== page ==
You’ve accomplished your lifelong dream of owning your own business! You’ve opened up a brick-and-mortar storefront in your neighborhood, and you’re ready to start selling.
The problem is: No one is coming in…
Whether you own a local jewelry store, convenience store, clothing shop, or printing shop, you’re likely going to need to put some effort into spreading the word about your locally owned business to drive walk-in traffic.
For companies that provide goods or services to a local population, local SEO and advertising are excellent marketing tactics to drive more B2C business. Here’s what you need to know.
What Is Local SEO?
Local SEO is a search engine optimization strategy that’s hyper focused on your specific geographic location. It helps make it known that you serve the local market and makes your business more visible to local search results on search engines like Google.
Local SEO differs from traditional SEO in a couple of ways. First, it serves a different purpose: Rather than attracting any and all traffic online, it’s specifically targeting local consumers near your physical location or geographic area.
Second, local SEO also follows a different pattern. Search engines like Google know that certain types of businesses need results only from their immediate area. Someone searching for a plumber in their local area isn’t going to find international results useful. And someone looking to order sushi for dinner is going to expect to see local results they can actually order from. In these cases, the search engine’s algorithm uses a proximity factor to take a user’s location into account when they use queries with local intent. They don’t even need to type in their city or the term “near me” in their search; Google just knows the intent is to get a list of locations that are local to them.
Where to Focus Your Marketing Efforts: Local SEO Basics
To market your local business online, there are specific efforts you should focus your efforts on to ensure your marketing is as effective as possible at driving local traffic to your storefront.
Google My Business: You’ll definitely want to make sure you create a Google My Business profile. This is a free tool that helps you manage your online presence across Google, and it’s the first step to creating local search success. In fact, it offers the greatest impact for companies seeking local exposure. Your Google My Business profile will enable the search engine to generate and share accurate details about your business in Google Search and Google Map for local searches.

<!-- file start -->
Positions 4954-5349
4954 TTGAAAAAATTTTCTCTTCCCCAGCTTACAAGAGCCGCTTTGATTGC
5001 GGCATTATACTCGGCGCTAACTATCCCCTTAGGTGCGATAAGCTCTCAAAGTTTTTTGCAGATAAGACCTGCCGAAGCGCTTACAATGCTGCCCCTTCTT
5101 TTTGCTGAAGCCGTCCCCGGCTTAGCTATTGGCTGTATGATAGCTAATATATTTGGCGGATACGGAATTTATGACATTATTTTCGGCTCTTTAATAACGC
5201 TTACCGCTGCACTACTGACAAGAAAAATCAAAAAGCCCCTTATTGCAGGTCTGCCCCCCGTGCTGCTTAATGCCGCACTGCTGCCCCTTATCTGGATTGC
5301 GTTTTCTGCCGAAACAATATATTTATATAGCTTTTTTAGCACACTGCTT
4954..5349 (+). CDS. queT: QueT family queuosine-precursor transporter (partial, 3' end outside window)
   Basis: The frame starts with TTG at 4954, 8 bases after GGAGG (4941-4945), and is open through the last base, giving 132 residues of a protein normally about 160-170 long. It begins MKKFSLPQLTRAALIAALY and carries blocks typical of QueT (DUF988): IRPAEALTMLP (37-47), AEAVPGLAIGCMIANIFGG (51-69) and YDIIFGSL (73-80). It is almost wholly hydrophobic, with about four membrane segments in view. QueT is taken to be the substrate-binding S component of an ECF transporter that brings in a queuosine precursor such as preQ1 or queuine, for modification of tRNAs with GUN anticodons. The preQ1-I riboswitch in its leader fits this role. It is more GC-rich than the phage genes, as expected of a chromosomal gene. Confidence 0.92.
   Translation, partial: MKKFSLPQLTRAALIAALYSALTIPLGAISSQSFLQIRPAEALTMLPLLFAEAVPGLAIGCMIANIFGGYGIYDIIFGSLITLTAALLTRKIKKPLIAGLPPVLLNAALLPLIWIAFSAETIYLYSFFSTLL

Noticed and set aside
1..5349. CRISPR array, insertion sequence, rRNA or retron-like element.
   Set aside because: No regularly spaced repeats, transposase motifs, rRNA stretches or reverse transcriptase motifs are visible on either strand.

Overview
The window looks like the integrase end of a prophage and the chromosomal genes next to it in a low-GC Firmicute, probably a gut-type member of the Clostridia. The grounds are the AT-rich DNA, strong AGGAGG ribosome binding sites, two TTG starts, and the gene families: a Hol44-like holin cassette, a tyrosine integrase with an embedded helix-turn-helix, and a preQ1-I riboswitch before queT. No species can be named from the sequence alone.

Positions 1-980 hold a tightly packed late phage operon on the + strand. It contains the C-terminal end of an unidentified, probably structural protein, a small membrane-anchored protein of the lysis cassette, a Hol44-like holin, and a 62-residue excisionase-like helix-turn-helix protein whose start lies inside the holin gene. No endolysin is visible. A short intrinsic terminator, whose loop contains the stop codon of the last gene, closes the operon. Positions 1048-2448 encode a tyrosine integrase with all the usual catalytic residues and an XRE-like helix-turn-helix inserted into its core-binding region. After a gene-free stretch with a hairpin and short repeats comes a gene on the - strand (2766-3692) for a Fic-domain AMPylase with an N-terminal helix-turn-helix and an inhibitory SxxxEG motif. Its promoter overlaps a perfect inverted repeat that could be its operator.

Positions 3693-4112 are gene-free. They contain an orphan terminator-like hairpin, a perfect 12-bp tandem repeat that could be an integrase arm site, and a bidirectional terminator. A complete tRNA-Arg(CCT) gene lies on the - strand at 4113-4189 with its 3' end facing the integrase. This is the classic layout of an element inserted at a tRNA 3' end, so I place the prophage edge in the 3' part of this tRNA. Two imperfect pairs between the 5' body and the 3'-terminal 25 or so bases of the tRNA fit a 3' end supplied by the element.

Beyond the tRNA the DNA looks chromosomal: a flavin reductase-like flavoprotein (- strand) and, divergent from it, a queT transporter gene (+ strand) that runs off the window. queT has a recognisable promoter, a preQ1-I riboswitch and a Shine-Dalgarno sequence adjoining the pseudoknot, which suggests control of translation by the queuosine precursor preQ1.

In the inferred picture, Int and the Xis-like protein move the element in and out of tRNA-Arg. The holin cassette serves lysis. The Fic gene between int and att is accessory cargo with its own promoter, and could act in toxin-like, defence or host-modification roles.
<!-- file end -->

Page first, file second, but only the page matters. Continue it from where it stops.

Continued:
Local Keywords: When writing your website copy, make sure to add your local phone number and address to your contact page. Also add location keywords to your site that search engines can crawl. For example, use keywords like “San Francisco Bay Area” or “Serving San Francisco, East Bay, and the Peninsula.”
Local Landing Pages: If you have multiple locations, you’ll want to create local landing pages for each location. Each landing page should have local keywords on it, as well as optimized title tags and meta descriptions.
Data Aggregators: Another great way to improve your local SEO results is to use data aggregators, which are similar to the old-school Yellow Pages. Local data aggregators are companies that gather information about businesses (such as their business names, phone numbers, and addresses) and share that information with other services, such as maps, business directories, and mobile apps. All you have to do is create an account and input and verify your business information. Once you’re added to the database, that information is fed to other websites that use business data.
Customer Reviews: Review signals are also used to rank your business online, so encourage your local customers to write reviews about your business on sites like Google and Yelp. You might want to offer coupons for reviews.
You can create specific content and specials that work (like first-time buyer coupons or daily specials for walk-in traffic). What’s more, the agency can help you measure the effectiveness of your marketing tactics.